3rd grade plate weaving

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 Weaving is one of those things that I wish I had learned in grad school.  When your studying to be  an art teacher you take your theory classes, you take your methods classes, and you take your fine art classes, but the multitude of media you will teach your students is something that, for the most part, you'll have to learn on the job. For me, weaving was definitely an on the job learning experience.  Without all the great art ed blog posts about various types of weaving I don't know how I would've learned everything I have about it!



I got this particular project from Cassie Stephens. She had posted it awhile ago but is actually posting a whole series right now on weaving. The link for the original project is here: However, she recently posted a whole new tree plate weaving post that you can check out here


The link for her weaving series is here: 

The project took 5-6, 40 minute periods.  The first period was dedicated to viewing and discussing landscape paintings and how artists create a sense of depth in their paintings by using value, scale, and detail.  I then showed the kids how to mix tints of white with green to make the grass and they painted their plates.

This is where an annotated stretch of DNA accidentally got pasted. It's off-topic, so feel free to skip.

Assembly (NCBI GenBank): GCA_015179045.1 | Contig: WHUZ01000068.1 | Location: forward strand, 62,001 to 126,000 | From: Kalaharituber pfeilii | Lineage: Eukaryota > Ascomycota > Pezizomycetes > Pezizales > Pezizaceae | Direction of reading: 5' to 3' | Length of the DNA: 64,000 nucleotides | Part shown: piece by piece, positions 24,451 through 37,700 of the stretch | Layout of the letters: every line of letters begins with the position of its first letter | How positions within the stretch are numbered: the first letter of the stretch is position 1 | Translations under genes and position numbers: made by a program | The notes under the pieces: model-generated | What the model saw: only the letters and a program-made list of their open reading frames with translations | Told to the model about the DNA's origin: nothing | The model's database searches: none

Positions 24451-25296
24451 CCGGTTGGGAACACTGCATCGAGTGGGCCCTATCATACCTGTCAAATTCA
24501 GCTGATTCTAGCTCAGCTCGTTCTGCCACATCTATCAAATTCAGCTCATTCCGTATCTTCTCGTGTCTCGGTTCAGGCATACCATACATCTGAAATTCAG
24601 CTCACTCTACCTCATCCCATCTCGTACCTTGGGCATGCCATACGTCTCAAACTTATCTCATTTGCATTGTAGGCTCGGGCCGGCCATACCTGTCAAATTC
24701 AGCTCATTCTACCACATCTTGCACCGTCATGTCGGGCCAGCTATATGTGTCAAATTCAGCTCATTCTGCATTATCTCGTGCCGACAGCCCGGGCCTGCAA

On day two the kids added details with Sharpie markers and then modge podged the plates to give them a nice sheen. 

Day three consisted of making the notches in the plate and then creating the "tree" loom. In Cassie's post, I believed she used a template to show the kids where to cut.  I tried this but found that my kids didn't need it.  It was easier for me to just demonstrate making 8-10 notches in the top and 2 on the bottom, centered on their landscape.  That was, of course, after I explained what a "notch" was, lol.

 On day four and five the kids weaved.  I have a visualizer hooked up to my computer and smartboard, and I found it using it was perfect for this lesson. Having the ability to show the kids how to weave, tie knots, tie on new threads and knot the final thread close-up really helped them to understand what to do.
 Day six was a catch-up for the kids that were absent or who just work really slowly!
 


4th Grade Pop Art Prints

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I don't think I've ever taught a pop art project before. It's not that I don't like pop art because I do, I just haven't gotten around to teaching that particular movement. Apparently this has been a big mistake because I've had quite a few students tell me that the pop art prints they made with my leave replacement was one of their favorite projects OF ALL TIME!  Say whaaaa?? Who would've thought they'd love it so much?!! I teach a printmaking every year but I suppose it's just not the same unless it's pop art! 

 I think the students were given the option of drawing their own symbol or tracing pre-made ones, which I have mixed feelings about.  Given the fact that it's a pop art project, is it ok for the students to trace their images, or does it devalue the art making experience when you simply can copy something?  Andy Warhol made his fame from appropriating recognizable images and after he gained some notoriety, didn't even make the prints himself, but had a "factory" of people making it for him. I wonder if in this instance, if you discuss with children the idea of appropriation in art and copyright, and the way it was used within the movement, if it becomes valid for them to trace images...What are your thoughts???